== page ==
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Flyers Takeaways: Trouble Brewing as Flyers Blown Out Again



Philadelphia Flyers news
The Philadelphia Flyers allowed two goals in eight seconds in the third period to blow their chance at saving the game. (Photo: AP)

During the most important time of the year, the Philadelphia Flyers have been out-scored 15-5 over their last three games.

The Flyers were blown out 7-0 by the Tampa Bay Lightning in Tampa on Saturday, bounced back with a nail-biting 3-2 win over the San Jose Sharks at home on Tuesday, and got blown out again on Thursday night, this time falling 6-2 to the Toronto Maple Leafs at the Wells Fargo Center.

Oh, and the Flyers started the month of March with a 5-2 loss to the Washington Capitals. As it stands, they are just a very volatile team as of late. Why is that?

Saving Sam

The Flyers said they weren’t going to run Sam Ersson into the ground, but they have. The 24-year-old has played five times in the last 10 days, going 2-2-1 and allowing 11 goals across that span.

Ersson was pulled for the start of the second period against the Maple Leafs after allowing three goals on 12 shots in the first period. Tyler Bertuzzi’s redirection goal was a bit fortunate, as was Pontus Holmberg’s shot that came off a bouncing puck from a lost faceoff. Timothy Liljegren beat Ersson with a knuckler on the rush with 4:21 left in the first, and those would be Ersson’s last four minutes of the night.

Ersson’s last five games, by save percentage, in chronological order: .750, .931, .733, .967, .960. He hasn’t fallen off, and in fact, he’s been excellent most of the time. The product in front of Ersson matters, and the Flyers haven’t given him a very good one lately. Perhaps a bit more of a rotation with Felix Sandstrom (12 saves on 15 shots in relief) will be beneficial for both goalies.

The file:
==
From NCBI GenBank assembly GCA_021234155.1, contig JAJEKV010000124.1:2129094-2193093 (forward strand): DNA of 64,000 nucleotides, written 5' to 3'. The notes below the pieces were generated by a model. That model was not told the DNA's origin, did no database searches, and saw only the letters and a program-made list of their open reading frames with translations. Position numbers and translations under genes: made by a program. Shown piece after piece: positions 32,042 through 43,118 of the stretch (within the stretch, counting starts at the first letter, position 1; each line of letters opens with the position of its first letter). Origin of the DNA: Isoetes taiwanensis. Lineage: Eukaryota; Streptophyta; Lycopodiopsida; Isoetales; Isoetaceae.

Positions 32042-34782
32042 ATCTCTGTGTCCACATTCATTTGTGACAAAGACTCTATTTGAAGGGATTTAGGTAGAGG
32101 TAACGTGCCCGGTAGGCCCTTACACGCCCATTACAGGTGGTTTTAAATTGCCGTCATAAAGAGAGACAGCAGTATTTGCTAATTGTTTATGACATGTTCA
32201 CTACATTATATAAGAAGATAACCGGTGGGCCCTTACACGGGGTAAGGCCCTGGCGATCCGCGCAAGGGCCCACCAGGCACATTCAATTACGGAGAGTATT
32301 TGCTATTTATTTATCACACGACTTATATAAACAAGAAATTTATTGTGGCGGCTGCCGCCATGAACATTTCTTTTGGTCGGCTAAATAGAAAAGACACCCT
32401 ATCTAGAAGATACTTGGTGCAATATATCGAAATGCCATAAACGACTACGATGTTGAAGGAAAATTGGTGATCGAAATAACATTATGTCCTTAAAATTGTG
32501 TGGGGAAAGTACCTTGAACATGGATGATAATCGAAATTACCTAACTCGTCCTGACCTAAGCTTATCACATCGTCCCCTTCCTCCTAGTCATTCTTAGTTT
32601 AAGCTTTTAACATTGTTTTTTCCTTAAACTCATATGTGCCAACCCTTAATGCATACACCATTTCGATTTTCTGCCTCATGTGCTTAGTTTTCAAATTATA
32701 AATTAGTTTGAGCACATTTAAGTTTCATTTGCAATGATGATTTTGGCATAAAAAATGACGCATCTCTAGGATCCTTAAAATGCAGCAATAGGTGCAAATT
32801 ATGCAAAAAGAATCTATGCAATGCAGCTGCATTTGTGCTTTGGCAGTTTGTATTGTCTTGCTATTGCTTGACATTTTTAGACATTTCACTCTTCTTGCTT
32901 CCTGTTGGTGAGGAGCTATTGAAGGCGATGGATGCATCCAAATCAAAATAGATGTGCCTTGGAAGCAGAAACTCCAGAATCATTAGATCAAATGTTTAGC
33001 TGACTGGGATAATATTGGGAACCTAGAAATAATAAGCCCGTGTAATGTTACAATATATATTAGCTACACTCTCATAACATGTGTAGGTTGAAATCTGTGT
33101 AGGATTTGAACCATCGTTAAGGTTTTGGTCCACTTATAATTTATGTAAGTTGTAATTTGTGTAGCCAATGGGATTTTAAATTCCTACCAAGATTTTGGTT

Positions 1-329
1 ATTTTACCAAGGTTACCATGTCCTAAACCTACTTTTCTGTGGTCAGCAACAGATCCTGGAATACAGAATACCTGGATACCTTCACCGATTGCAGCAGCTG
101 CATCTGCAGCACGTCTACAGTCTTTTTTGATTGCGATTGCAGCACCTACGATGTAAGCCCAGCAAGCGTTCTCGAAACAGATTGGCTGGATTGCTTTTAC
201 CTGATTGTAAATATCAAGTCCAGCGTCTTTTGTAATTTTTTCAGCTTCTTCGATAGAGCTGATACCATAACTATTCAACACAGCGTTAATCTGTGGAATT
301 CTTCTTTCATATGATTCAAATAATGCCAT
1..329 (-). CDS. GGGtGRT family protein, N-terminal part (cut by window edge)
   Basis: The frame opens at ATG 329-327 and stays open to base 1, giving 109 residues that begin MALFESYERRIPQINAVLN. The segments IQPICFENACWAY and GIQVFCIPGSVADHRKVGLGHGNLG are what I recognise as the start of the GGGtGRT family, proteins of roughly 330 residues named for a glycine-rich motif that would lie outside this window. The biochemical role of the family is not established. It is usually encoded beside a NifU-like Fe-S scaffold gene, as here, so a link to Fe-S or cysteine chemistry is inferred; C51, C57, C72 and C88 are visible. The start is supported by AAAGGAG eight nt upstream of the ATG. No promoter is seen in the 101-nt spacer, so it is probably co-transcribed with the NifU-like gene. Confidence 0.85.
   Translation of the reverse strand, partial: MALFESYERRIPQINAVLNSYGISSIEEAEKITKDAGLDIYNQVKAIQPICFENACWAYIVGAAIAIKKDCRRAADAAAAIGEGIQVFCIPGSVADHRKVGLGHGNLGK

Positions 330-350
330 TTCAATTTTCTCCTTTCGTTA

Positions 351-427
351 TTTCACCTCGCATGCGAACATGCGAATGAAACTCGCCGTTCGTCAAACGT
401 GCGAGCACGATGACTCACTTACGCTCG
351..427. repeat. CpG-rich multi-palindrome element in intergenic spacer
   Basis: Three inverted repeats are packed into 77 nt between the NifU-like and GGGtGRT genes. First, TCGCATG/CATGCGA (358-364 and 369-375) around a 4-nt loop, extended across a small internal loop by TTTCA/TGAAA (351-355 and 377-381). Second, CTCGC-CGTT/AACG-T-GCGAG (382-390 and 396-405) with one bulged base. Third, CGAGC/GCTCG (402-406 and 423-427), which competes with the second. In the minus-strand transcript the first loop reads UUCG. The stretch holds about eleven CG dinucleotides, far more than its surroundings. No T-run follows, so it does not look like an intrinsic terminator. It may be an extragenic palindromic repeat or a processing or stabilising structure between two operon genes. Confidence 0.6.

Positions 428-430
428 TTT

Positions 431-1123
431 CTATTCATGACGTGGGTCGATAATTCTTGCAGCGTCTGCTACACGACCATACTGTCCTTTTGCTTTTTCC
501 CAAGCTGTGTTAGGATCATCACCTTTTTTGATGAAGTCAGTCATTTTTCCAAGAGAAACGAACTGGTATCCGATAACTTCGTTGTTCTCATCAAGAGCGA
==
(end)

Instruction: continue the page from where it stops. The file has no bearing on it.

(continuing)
Twenty-Four Tippett

Owen Tippett scored his 24th goal of the season just 1:42 into the second period, giving the Flyers a power play goal and some life, now down 3-1. This was one of those timely power play goals that I often talk about, except this goal was not reinforced by anything.

The Flyers could have scored many more goals than the two they managed, and the one they managed when the game was actually still within reach. Denis Gurianov set up Scott Laughton for a chance in the low slot, Joel Farabee chipped a loose puck over an empty net, and Ronnie Attard hit Ilya Samsonov in the chest on a chance from the right circle. Those chances need to end in goals, simply put.

On the other end of the ice, the Maple Leafs finished their chances. Yes, Auston Matthews and Willian Nylander scored eight seconds apart after two Flyers defensive breakdowns, but that wasn’t those two players using their game-breaking skills to manufacture goals. That was just hockey. The Flyers lost because they played badly, not because they had less talent.

A Flyers first for Foerster

Matthews, Nylander, and Matt Knies put the Maple Leafs up 4-1, 5-1, and 6-1, respectively, in the third period, but the Flyers were able to come away with a very small moral victory.

Rookie winger Tyson Foerster scored his 17th of the year, tying him with Marco Rossi for second-most amongst NHL rookies behind Connor Bedard’s 20. But, that’s not what was special about it. Foerster’s goal was also short-handed, giving him his first career short-handed goal and first career short-handed point.

Sean Couturier freed a loose puck along the wall, moved it up to Travis Sanheim, and Sanheim teed up Foerster for a one-timer that beat Samsonov over his right shoulder. It was a nice reward for Foerster, who has often been lauded as one of the team’s very best defensively, especially with his stick and along the boards.

A few weeks back, Couturier, Noah Cates, and Garnet Hathaway all agreed – in different ways – (exclusive to PhHN+ subscribers) that penalty killing could be in Foerster’s future in the NHL. Thursday night was a step in the right direction.

Moral victories aside, the Flyers need to kick it into a higher gear now. They cannot afford to keep getting blown out by teams during this playoff chase.

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